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View Full Version : Odd story about former Reds reliever Frank Williams



BCubb2003
08-24-2007, 05:04 PM
He's homeless in Vancouver, B.C., lives in a shelter, and uses a baseball card as I.D.

http://www.canada.com/topics/sports/story.html?id=f59bb2b3-1964-4e2b-b220-f202d75dce57&k=93376&p=1

cincinnati chili
08-24-2007, 06:10 PM
What a happy, happy story.

But in all seriousness, great find. Thanks for sharing.

BoydsOfSummer
08-24-2007, 07:23 PM
Frank was an "almost nasty boy". I have several of those cards he's holding if he runs out.

MrCinatit
08-24-2007, 07:34 PM
During his Cincinnati years, as a young member of the bullpen, Williams said he even placed bets for Rose.

Uh...yikes.
A rather depressing story. What got me, though, is he is still being paid $120,000/year. He said a lot of that is being taken from a divorce...seems like a costly divorce.

Hap
08-24-2007, 07:55 PM
Pete Rose over-used him.

Joseph
08-24-2007, 08:11 PM
Wow....seems if this is whats going on though, as much as I hate to say it, there is more to the story. He's got to have some strong mental issues. If not he'd at least be able to get a job as a pitching coach somewhere.

He's at least embraced this lifestyle or something. You just can't be 'right' and in a situation like that and have any sort of connections like he surely still has in baseball if he wanted them.

KronoRed
08-24-2007, 08:11 PM
Pretty sad tale

Eric_Davis
08-24-2007, 10:09 PM
Nice story. It sounds like he understands his situation and is trying to make the best of it in a city he feels comfortable living at.

harangatang
08-24-2007, 10:57 PM
Whenever you think you're having a bad day, just read that story. Wow.

Always Red
08-25-2007, 06:55 AM
Nice story, and Frank Williams is a survivor if nothing else. I remember him being a heck of a relief pitcher.

$120K a year seems kind of high for a guy who played 6 years? It's hard to find info about MLB pensions, but you always hear players talking about the magical 10 years of service. I'm thinking about Browning's book, where he said he'd do anything to get that 10 years in. I'm guessing another level of pension kicks in at that service level?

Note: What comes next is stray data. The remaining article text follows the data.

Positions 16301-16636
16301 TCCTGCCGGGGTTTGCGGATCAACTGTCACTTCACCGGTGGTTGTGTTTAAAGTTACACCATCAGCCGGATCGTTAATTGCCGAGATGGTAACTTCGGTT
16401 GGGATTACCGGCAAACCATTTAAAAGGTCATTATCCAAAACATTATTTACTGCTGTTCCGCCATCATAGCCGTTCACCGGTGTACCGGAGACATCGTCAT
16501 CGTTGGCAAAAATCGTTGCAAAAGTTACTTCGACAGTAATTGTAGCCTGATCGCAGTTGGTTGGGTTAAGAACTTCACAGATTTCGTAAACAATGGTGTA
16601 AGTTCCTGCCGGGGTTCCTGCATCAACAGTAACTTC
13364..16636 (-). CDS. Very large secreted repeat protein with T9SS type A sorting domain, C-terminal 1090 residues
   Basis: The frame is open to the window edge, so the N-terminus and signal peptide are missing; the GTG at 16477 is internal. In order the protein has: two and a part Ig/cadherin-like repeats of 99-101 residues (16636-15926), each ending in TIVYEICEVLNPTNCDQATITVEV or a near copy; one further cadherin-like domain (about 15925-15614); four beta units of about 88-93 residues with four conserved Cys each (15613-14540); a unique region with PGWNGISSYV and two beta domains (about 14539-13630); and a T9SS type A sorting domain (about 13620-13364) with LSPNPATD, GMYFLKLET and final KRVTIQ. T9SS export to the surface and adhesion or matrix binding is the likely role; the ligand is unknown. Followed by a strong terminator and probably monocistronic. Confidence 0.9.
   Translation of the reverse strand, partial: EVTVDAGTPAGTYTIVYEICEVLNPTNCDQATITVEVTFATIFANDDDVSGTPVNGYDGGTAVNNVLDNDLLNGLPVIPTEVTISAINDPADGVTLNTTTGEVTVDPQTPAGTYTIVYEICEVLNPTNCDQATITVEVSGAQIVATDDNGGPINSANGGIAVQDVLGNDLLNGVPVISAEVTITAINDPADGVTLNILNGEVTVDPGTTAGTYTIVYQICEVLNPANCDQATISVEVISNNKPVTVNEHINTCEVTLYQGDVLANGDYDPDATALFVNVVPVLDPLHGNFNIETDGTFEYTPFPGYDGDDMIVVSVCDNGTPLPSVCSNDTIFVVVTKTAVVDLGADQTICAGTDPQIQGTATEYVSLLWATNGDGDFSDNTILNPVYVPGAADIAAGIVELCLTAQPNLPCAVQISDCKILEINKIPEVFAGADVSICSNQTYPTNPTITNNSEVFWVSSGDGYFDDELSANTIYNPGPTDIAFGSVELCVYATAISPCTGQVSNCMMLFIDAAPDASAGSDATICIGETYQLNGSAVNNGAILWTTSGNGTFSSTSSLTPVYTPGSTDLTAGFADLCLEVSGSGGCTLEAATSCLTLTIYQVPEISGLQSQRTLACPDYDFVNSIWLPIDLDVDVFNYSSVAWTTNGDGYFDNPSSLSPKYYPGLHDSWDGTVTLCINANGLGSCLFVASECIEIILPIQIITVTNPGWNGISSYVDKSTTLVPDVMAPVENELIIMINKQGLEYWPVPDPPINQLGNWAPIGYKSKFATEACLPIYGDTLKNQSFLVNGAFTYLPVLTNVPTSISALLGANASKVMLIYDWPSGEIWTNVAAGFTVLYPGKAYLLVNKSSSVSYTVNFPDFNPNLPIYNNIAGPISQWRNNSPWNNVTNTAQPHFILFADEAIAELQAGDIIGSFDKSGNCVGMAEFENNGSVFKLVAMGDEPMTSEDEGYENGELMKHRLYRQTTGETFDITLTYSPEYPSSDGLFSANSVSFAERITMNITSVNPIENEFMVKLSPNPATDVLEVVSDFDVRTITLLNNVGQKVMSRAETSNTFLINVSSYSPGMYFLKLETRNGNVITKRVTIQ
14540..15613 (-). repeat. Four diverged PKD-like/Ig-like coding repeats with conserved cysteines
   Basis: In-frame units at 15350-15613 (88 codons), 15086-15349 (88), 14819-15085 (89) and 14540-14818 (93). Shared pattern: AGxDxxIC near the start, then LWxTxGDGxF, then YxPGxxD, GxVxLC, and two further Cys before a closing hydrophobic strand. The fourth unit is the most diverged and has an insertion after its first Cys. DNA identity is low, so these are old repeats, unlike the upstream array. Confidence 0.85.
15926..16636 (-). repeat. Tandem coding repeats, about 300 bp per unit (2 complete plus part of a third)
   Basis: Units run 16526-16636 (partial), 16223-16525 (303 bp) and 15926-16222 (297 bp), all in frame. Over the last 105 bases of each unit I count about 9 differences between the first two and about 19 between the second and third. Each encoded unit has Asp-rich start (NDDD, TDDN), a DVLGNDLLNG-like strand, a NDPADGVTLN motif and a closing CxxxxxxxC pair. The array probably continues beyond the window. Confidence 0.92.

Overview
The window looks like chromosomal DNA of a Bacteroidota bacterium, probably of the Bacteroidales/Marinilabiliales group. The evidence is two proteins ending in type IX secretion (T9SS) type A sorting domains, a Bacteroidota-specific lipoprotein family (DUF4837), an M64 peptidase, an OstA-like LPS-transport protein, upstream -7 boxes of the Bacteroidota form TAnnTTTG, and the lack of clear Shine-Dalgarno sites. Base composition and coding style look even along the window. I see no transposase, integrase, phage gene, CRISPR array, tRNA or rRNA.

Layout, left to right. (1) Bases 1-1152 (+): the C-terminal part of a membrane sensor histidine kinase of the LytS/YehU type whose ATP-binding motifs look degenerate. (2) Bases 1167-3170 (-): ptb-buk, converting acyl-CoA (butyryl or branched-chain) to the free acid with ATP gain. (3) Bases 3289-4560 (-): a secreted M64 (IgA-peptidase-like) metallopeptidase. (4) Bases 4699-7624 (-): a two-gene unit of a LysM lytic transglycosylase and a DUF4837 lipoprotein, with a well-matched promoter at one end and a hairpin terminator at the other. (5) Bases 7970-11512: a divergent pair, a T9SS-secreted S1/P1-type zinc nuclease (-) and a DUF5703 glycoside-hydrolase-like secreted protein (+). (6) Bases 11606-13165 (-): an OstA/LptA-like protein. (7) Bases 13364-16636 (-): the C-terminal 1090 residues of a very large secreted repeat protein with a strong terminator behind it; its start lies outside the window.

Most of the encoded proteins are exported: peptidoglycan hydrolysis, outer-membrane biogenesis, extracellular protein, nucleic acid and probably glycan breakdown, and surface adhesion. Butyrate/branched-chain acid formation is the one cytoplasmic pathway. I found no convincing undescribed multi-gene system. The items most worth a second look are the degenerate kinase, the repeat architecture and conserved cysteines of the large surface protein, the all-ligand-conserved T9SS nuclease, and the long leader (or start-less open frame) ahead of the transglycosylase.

Anyone know? :dunno:

Always Red
08-25-2007, 01:41 PM
$120K a year seems kind of high for a guy who played 6 years? It's hard to find info about MLB pensions, but you always hear players talking about the magical 10 years of service. I'm thinking about Browning's book, where he said he'd do anything to get that 10 years in. I'm guessing another level of pension kicks in at that service level?

Anyone know? :dunno:

Here's what I could find: http://sfgate.com/cgi-bin/article.cgi?file=/c/a/2007/03/18/SPG90ONG6U1.DTL&type=printable


MLB

Year established: 1947

Formula: No specific per-year formula; payments based on service time in major leagues and also linked to salary level (for players in 1970 or later); players divided into four classes, based on their last season of active major-league service.

Vesting requirement: One day since 1980, though players need 43 days of service to begin accruing pension money (vesting minimum previously was four years)

Normal retirement age: 62 for players who retired in 1970 or later, 65 for players who retired in 1969 or earlier

Long-ago player: A 10-year veteran whose last season occurred between 1946 and '65 receives an estimated annual payment of $52,500.

Today's player: A 10-year veteran whose last season occurred in 1992 or later will receive an estimated annual payment of $175,000, the maximum allowed by law, starting at age 62.

Interestingly, the Dodgers did a huge favor to Brett Tomko and kept him on their active roster until Thursday, which gave him exactly 10 years of service time, and qualified him for the maximum pension. All in all, not a bad career for Mr. Tomko, eh?

http://sports.yahoo.com/mlb/blog/mlb_experts/post/Five-Dodgers-take-stock-of-what-s-left?urn=mlb,42947

(Wells was standing right next to Tomko during this exchange...)


The Dodgers have 10 days to trade Tomko or give him his unconditional release.

Tomko: "I hope the (general manager Ned Colletti) can get me to another team and not let me sit around and rot. I'll go home and start throwing at the local high school field. I don't know what to do first, it's uncharted territory."

Wells: "You've got to find a catcher."

The Dodgers kept Tomko on the roster through Thursday, allowing him to reach 10 years of major league service time and guaranteeing him the maximum pension.

Tomko: "That was important. It's a good time for me. I'm ready for a new opportunity. And it's not like they brought in a chump to replace me."

Wells: "Yeah, they did."